Once you’ve added all of the translations, click the Complete button in the bottom-right corner to go back to your WordPress dashboard.

Sending Content to Translators or Translation Services

If you don’t want to translate content yourself, you can outsource the translations to other users of your site or to one of the dozens of professional translation services that partner with WPML.

To assign posts or pages to a translator, go to WPML > Translation Management and choose the pages and posts you want to translate. Then choose the languages and add the content to the translation basket.

From the translation basket, you can assign your content to specific translators or a translation service.

3. Translate Categories and Tags (Including Divi Project Categories/Tags)

WordPress categories and tags are called taxonomies. In addition to the built-in categories and tags, you can also have custom taxonomies, like the project categories and tags that Divi adds.

To translate all of these taxonomies, go to WPML > Taxonomy translation.

First, choose the taxonomy that you want to translate from the drop-down. For example, Project Categories. Then, you can translate all of those taxonomies by clicking the plus icon:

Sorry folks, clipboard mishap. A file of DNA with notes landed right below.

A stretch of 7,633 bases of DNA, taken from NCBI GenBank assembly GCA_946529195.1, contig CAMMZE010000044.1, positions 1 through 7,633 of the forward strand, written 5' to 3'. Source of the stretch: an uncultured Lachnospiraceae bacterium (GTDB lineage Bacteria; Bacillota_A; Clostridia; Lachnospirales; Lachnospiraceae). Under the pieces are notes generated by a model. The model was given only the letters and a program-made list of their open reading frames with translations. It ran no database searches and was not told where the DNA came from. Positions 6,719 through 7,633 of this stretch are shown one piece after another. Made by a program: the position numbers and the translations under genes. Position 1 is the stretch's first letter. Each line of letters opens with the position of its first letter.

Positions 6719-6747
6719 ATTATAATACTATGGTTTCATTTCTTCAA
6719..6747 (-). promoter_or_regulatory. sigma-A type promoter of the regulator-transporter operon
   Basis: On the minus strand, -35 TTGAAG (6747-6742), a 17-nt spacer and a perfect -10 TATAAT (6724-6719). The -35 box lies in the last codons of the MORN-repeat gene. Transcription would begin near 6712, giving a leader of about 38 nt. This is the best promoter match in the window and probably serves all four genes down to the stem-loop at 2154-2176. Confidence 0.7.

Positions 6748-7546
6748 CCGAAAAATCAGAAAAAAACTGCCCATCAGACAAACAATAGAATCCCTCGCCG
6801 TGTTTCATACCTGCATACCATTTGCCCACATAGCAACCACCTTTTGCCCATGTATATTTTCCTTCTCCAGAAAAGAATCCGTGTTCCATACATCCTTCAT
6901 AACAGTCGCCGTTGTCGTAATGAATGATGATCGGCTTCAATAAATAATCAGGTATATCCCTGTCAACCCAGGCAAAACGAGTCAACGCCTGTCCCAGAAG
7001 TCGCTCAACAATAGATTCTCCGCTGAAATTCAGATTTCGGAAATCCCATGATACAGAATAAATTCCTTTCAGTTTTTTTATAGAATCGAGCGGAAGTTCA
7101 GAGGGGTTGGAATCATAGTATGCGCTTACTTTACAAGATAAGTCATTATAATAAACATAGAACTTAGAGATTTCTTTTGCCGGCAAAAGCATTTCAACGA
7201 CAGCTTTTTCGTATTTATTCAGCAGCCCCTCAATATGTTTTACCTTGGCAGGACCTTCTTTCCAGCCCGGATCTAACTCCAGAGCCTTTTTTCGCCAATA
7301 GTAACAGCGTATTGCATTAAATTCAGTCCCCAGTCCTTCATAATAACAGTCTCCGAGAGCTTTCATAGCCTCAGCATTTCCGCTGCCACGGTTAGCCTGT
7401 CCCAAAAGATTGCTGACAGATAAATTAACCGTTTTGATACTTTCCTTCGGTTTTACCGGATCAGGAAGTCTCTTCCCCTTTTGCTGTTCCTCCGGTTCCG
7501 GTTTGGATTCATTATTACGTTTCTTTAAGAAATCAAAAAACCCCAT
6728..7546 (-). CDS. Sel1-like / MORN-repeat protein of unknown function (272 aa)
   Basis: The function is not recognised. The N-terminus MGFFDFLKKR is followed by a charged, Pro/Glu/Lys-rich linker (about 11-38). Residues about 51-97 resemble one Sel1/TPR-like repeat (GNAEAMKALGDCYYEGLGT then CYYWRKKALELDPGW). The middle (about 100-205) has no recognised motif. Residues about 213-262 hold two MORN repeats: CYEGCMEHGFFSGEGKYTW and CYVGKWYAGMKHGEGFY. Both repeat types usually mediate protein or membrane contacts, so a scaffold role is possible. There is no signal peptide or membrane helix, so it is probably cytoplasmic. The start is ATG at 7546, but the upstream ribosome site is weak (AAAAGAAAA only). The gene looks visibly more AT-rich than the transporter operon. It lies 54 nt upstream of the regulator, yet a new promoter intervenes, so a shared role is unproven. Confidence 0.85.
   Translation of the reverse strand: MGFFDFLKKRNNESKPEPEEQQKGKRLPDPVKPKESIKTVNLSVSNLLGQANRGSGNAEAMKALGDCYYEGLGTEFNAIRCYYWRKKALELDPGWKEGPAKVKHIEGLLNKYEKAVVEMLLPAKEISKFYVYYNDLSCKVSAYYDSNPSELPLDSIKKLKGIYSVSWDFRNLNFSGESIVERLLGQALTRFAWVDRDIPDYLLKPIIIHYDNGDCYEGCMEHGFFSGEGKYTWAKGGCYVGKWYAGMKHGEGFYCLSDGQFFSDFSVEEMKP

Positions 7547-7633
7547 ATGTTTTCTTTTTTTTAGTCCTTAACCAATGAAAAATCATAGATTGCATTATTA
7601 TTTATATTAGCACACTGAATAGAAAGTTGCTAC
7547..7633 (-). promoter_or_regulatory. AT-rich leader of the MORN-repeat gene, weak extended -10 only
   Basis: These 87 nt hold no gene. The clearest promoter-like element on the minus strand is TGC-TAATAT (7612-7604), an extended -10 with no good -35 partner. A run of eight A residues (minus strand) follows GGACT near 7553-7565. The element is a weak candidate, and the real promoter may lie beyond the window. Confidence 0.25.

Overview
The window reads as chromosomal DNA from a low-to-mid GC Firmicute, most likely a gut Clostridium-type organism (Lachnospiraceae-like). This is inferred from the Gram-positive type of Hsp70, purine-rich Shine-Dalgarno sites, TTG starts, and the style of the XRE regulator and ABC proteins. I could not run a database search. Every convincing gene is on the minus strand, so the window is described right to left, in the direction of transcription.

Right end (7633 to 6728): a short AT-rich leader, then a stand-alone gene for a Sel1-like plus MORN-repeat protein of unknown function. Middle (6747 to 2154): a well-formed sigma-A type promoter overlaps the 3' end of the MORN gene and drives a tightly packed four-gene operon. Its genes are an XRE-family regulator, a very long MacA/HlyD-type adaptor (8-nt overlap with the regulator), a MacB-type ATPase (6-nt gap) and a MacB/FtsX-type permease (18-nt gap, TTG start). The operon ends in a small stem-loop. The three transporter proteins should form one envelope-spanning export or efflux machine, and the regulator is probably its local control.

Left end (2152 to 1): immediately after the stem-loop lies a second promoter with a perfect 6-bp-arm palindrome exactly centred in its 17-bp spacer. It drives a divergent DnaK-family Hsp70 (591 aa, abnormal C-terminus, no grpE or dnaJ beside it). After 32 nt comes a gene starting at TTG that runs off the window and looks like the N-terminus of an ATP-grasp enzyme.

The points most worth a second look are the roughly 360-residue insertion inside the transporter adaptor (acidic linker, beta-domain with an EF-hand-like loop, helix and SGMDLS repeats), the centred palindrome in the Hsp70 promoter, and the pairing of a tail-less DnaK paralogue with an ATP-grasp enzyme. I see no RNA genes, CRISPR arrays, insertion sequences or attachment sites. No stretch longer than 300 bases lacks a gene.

4. Translate Divi Global Modules, Rows, and Sections

With Divi’s global feature, you can create a single template and then reuse it anywhere on your site. The nice thing is that if you update this module once, those changes will automatically propagate to everywhere where you’ve used the global module on your site.

You can translate a global module, row, or section just like you do a post or page. Open the editor for the global element and click the plus icon in the Language sidebar, or choose the global element from the Translation Management dashboard to send it to a translator:

If you translate an individual piece of content that includes a global module, WPML will automatically pre-fill the global module’s translations so that you don’t need to duplicate your work.

5. Translate Divi Theme Builder Templates

You can use Divi to design the templates for your site’s header, footer, single posts, and archives.

If you are using Divi Theme Builder, you can still translate any static text in those templates using WPML.

For non-static text, you would need to translate the piece of content itself or use WPML’s String Translation (featured later on). For example, if you use Divi to create a blog post template, you would translate the actual blog post content as we showed you in step #2.